Religiously observant and cautious when it came to Germany, Schwartz made the journey to Berlin in early June to take part in the Third Generation Initiative. TGI is a long-term project of the American Jewish Committee, Munich-based financial services company Allianz, and Germany Close Up, a German nonprofit promoting American-Jewish-German relations, administered by Berlin’s New Synagogue Foundation – Centrum Judaicum.
“Honestly, I was nervous about going to Germany,” Schwartz, a non-profit professional from New York, explains. “What can I say? It’s the land of the perpetrators of the Shoah.” Schwartz was one of 10 American participants affiliated with AJC’s ACCESS program for young professionals.
The American group had several days to acclimate in Berlin before the official opening of the week-long program with 10 German peers, primarily Allianz employees. For the first time this year, the group also included three alumni of Action Reconciliation Service for Peace, a German non-profit exchange and service organization. Staying in a small hotel near Berlin’s landmark New Synagogue, it was inevitable that TGI participants would encounter each other even before the program began. And that’s precisely what occasioned the moment that set the tone for Tali Schwartz’s weeklong journey of discovery.
Lighting a candle
“The American contingent arrived early on Friday, and spent Shabbat in Berlin to rest and prepare for the week ahead,” Schwartz explains. “On Saturday night, I came downstairs with a friend to the hotel’s sidewalk café, looking for matches to light the Havdalah candle. A few of the German participants had just arrived, and curious about what we were doing, joined in, one even holding the candle. What a way to start off a week together; saying blessings under the stars in Berlin, with Germans we had just met. This unexpected moment was a true harbinger of what was to come.”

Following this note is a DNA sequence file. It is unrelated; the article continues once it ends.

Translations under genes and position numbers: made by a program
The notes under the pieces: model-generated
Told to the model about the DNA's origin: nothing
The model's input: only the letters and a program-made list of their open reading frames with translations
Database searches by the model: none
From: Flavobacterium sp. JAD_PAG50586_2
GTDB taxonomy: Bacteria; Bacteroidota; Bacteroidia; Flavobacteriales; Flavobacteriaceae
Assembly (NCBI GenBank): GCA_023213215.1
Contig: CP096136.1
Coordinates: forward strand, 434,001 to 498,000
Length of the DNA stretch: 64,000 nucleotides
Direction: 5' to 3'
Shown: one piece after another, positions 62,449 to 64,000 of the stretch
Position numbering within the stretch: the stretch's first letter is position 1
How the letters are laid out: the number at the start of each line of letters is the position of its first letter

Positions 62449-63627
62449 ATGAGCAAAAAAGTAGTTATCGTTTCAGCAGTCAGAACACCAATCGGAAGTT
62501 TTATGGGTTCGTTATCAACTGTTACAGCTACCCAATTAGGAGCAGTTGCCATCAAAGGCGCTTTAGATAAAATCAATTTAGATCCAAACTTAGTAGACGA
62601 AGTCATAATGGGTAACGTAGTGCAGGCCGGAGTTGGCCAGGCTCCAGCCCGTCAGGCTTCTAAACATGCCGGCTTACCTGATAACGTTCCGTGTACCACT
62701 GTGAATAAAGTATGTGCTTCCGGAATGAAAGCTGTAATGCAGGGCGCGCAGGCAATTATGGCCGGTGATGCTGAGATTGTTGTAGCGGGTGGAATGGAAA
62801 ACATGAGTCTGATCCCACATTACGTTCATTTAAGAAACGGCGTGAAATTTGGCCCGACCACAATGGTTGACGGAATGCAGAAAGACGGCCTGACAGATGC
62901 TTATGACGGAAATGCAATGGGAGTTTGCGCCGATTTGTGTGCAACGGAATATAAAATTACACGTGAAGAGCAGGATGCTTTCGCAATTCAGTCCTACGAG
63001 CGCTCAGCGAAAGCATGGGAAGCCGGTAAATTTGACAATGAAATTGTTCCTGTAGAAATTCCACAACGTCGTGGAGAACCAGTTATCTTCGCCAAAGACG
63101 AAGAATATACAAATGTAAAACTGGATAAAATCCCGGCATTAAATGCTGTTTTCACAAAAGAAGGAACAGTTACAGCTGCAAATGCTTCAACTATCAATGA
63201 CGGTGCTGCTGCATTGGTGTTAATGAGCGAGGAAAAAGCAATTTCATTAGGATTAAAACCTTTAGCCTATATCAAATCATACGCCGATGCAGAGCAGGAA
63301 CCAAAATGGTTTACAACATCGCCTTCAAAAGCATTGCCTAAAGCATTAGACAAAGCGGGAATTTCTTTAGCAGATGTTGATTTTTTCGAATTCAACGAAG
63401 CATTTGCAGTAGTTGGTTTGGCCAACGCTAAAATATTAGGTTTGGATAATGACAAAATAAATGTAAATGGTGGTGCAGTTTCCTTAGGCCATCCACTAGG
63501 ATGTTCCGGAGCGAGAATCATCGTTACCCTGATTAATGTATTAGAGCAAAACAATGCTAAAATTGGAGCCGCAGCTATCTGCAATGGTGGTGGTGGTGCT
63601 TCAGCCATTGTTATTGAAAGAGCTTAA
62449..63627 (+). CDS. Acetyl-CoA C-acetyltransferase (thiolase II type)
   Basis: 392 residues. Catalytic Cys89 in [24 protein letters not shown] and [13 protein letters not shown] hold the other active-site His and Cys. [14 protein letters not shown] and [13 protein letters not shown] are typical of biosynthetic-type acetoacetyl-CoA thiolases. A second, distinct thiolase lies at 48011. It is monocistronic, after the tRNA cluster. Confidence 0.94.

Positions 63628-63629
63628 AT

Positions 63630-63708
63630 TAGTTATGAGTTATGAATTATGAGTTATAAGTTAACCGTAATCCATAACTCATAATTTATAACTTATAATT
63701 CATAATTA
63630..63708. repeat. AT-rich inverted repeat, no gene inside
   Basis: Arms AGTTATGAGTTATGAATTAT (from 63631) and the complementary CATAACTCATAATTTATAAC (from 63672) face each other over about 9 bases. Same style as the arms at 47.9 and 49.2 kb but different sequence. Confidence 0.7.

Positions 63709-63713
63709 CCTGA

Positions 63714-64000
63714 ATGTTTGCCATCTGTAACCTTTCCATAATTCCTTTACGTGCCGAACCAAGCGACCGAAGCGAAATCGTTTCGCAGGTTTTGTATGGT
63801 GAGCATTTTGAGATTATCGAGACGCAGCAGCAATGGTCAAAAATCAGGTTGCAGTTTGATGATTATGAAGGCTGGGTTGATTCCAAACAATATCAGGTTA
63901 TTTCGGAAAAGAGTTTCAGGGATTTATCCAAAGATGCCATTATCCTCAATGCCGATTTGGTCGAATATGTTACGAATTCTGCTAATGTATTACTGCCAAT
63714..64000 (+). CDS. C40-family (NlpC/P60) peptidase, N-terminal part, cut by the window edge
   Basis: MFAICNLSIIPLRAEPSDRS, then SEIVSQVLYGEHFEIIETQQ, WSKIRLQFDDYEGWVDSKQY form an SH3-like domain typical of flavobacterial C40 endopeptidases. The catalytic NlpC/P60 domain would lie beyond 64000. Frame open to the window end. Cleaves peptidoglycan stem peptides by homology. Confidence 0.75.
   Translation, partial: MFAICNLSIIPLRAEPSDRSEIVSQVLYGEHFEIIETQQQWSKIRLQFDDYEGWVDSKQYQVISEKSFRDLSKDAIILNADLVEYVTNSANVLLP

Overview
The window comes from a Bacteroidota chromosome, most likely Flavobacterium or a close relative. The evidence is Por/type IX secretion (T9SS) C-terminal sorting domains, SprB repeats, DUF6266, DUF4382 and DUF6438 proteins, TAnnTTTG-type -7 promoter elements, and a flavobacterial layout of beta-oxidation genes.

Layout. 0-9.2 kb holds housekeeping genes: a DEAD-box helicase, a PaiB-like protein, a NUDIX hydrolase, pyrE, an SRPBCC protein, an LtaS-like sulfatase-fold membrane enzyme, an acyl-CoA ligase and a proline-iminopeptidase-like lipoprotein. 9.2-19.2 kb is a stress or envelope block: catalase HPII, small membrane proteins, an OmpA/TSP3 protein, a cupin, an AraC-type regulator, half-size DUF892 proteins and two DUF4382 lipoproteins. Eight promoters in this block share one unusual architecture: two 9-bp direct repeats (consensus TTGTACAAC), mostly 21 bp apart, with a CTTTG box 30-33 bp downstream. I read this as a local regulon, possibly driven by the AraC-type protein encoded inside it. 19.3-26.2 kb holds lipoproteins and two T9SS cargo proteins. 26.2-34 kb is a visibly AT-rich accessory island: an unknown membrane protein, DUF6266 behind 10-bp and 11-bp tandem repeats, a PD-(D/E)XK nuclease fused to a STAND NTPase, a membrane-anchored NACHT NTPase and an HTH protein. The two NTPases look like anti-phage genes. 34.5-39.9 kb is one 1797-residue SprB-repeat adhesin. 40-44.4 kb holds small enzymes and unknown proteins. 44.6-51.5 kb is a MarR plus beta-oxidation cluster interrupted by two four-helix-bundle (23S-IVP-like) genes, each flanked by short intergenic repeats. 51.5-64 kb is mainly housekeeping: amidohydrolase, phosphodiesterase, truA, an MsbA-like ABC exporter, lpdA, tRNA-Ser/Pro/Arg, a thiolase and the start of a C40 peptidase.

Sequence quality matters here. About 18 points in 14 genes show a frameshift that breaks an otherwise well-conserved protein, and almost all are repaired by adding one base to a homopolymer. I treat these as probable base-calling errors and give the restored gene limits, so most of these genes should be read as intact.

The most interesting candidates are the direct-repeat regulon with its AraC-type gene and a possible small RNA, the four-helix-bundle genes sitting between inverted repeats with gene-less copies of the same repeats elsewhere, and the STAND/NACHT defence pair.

In many ways, Schwartz’s first encounter with people who became new friends from the new Germany set the tone for the rest of their week together. It also reflected the spirit of the entire program, now in its fourth year. The Third Generation Initiative was the brainchild of David Harris, Executive Director of the New York-based American Jewish Committee, and Ambassador Wolfgang Ischinger of Allianz. Having served as Germany’s Ambassador in Washington and London, Ischinger joined Allianz as Global Head of Government Affairs in 2008, bringing with him a lifelong commitment to German-Jewish relations. Ischinger’s goal was to translate this commitment into action at Allianz, a nearly 125-year-old German company that, in the late 1990s, had begun to confront its darkest period of history in Nazi Germany. To Ischinger’s mind, what better way to learn from history and shape the future than to promote mutual understanding between those of the third generation after the Shoah?